Renoir had occasionally painted nude bathers in the early years of his career, but once he returned from his tour of Italy in 1881, this theme would become a constant preoccupation in his oeuvre over the remaining three decades of his life. In search of an idealized classicizing form, he was particularly struck by Raphael's frescoes in Rome and the Pompeian frescoes at the Museo Nazionale in Naples. Renoir made clear his own view of classicism: "The simplest themes are the eternal ones. A nude woman is Venus or Nini [Lopez, one of Renoir's favorite models], whether she is emerging from the waves of the sea or rising from her bed. Our imagination can conceive of nothing better" (quoted in Renoir, exh. cat., Kunsthalle, Tübingen, 1996, p. 265). Not only was Renoir's interest in painting nudes inspired by the French and Italian masters such as Raphael and Ingres but he was also eager to attract commercial success similar to Bougereau and Gérôme, the leading academic painters of the day, whose smoothly painted nudes were the mainstay of the Salon.
In the present work, the form of the model is suggested by soft, diffused layers of fleshy colors, with rosy tints to her cheeks and contours, as Renoir sought to "make the flesh on my canvas live and quiver." The nude woman's body is viewed in profile, with her arms raised as she dries off after bathing, creating a sinuous verticality that fills the canvas. She glances seductively, yet with an unabashed innocence, over her shoulder to face the viewer straight ahead.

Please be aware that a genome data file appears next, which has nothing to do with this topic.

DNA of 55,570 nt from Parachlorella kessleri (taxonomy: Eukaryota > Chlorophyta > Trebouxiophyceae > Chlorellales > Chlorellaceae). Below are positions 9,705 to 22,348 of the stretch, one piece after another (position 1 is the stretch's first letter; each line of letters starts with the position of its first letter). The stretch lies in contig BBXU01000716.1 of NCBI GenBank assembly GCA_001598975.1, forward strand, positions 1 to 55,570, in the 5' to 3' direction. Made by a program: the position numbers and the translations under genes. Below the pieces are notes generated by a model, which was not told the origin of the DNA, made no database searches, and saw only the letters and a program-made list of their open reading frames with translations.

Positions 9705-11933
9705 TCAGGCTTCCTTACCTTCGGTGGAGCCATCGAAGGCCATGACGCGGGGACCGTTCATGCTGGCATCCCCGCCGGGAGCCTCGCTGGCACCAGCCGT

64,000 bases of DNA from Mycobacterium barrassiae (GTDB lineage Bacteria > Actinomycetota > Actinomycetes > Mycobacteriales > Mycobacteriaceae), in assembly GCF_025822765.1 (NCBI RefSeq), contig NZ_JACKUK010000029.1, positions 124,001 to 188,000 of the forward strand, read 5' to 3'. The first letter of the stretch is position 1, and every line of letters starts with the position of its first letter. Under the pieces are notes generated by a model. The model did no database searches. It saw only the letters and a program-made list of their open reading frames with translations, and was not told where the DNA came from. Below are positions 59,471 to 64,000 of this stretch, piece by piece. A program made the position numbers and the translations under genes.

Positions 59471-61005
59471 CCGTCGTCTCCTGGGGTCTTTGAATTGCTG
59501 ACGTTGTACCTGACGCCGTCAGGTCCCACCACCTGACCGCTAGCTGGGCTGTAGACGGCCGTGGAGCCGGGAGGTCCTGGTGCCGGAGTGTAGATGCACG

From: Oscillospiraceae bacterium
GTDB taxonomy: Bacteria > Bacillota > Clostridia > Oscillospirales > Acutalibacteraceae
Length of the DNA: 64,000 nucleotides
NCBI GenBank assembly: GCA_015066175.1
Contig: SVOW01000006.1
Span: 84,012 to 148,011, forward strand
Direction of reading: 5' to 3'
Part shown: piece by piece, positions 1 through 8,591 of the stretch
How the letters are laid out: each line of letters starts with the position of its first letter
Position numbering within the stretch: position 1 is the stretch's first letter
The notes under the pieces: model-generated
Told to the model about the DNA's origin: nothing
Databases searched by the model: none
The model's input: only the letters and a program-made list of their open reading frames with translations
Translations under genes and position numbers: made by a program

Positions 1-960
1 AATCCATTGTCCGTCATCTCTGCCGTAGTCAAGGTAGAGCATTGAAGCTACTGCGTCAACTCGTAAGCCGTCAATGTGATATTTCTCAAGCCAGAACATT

Renoir's woman comes from a primitive dreamland; she is an artless, wild creature, blooming in perfumed scrub... She is luxuriant, firm, healthy and naive woman with a powerful body...she is a gentle being, like the women of Tahiti, born in a tropical climate where vice is known as shame, and where entire ingenuousness is a guarantee against all indecency. One cannot but be astonished at this mixture of 'Japonism,' savagism and eighteenth century taste (in C. Mauclair, Impressionists, London, 1903, pp. 16-18).